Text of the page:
Westermannia superba – A portrait

This moth was identified by Marcus Ng whom I’d like to thank again here!

If you happen to see a Pixar-Grandma-face on the moth’s back, you are experiencing face pareidolia, and that is totally normal, no worries! Pareidolia is kind of a shortcut in our brain, like a reflex. Identifying faces or recognizing people is important for our social life, so it got automated. But it can also scare the shit out of us, e.g., when we watch a scary movie and then see something face-like in the dark. It can also be one explanation for supernatural experiences. This includes the famous Jesus toasts. You can also count in the early emojis, especially when you used the first generation of handphones, and used punctuation to make them. But hey, why not ¯\_(ツ)_/¯ !? It is no surprise that Wikipedia has them all explained, is it?

Another famous application of pareidolia is the Rorschach test. Your interpretation of an inkblot will be used to look into your thoughts. I imagine that you tend so see something that is somehow related to the dominating thoughts in your mind. So I wonder what it says about me seeing a Pixar-Grandma on the moth’s back!?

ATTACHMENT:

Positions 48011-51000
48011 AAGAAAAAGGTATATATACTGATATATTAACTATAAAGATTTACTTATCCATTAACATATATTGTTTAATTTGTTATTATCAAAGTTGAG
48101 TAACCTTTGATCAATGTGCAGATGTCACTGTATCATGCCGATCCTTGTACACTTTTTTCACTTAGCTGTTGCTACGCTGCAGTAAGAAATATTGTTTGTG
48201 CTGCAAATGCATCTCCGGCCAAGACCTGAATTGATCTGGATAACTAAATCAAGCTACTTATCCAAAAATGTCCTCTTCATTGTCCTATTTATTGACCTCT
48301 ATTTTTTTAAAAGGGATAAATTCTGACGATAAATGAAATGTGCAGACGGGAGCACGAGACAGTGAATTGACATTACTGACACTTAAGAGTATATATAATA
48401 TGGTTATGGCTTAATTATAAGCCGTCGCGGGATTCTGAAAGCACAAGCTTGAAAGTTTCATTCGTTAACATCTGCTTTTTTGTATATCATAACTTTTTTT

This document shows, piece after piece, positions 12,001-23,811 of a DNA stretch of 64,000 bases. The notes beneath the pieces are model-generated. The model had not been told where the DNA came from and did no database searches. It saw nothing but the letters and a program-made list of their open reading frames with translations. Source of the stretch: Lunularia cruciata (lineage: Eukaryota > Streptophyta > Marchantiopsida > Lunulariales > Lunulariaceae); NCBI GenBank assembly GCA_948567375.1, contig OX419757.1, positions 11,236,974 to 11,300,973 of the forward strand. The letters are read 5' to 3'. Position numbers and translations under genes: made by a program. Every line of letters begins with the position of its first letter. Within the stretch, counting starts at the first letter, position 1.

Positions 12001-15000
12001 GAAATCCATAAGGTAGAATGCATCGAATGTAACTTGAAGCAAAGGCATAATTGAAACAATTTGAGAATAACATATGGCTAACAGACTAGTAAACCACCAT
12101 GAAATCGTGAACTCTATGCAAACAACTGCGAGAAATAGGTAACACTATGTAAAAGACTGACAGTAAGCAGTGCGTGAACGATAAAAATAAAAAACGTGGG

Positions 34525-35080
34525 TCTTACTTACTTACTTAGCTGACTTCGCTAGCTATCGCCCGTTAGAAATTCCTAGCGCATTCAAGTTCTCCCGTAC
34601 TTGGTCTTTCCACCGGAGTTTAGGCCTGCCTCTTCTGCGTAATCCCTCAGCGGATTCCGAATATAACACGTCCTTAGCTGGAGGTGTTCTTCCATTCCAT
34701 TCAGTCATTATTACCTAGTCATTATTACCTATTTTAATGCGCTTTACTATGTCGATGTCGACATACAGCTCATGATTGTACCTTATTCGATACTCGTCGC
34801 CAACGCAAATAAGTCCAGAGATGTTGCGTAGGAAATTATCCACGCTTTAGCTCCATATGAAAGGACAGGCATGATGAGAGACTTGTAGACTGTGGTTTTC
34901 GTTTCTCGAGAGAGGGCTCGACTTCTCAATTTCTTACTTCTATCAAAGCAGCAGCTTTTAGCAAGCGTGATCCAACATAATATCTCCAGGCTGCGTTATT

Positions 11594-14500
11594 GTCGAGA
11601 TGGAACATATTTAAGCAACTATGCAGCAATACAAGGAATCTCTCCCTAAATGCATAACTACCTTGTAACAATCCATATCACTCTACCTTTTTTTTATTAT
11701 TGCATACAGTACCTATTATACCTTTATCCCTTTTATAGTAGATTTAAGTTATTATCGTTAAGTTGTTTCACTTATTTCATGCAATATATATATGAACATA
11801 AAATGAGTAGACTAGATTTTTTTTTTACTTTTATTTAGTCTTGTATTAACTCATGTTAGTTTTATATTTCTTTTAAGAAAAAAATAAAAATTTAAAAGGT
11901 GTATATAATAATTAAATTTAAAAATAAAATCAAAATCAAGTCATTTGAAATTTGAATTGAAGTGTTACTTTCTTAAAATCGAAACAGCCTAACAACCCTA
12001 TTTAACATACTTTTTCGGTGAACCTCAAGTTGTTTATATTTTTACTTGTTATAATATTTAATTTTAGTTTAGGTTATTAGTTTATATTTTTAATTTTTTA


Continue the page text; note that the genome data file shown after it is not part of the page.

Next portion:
Hermann Rorschach was swiss psychiatrist who was born after Sigmund Freud was born, and died before Freud died. Rorschach was born in 1884, and died at the young age of 37, probably with a ruptured appendix. Isn’t it fascinating, how many great achievements were made 100 – 200 years ago, and at the same time how little has changed ever since? Aren’t we still exploring the human mind and body, describing new species of tiny brown moths and even mammals, still fighting diseases, crime and war?

This species of moth does not always have grandma’s portrait on the back, it seems that there are specimen with and without dark spots on the back, and it might just be a coincidence that my moth hat that pattern. I could also be due to the shape, that the upper part looks brighter and resembles grey hair. They live in many areas of South East Asia. W. superba was described in 1823 by the German Entomologist Jacob Huebner. He described a partial metallic or pearl-like gloss on the wings, but also mentioned that the colors were otherwise sober. This moth appeared to be very hairy, and sat neatly on the leaf. If you ask yourself right now why moths are so hairy, I did too! And I was surprised about the answer. It is kind of obvious, but I wouldn’t have thought of it. It keeps them warm. Nocturnal animals have to deal with lower temperatures. Makes sense.

I find it remarkable that there are people like J. Huebner who find fascination in small, brown moths, or other “ordinary” creatures. Many entomologist spent their entire life describing insects. That’s amazing! By learning about our environment we also learn how it works and how to protect it better.

Oh and I guess when you made it to the end of this post, you don’t have Mottephobia, the fear of moths, do you?

Westermannia superba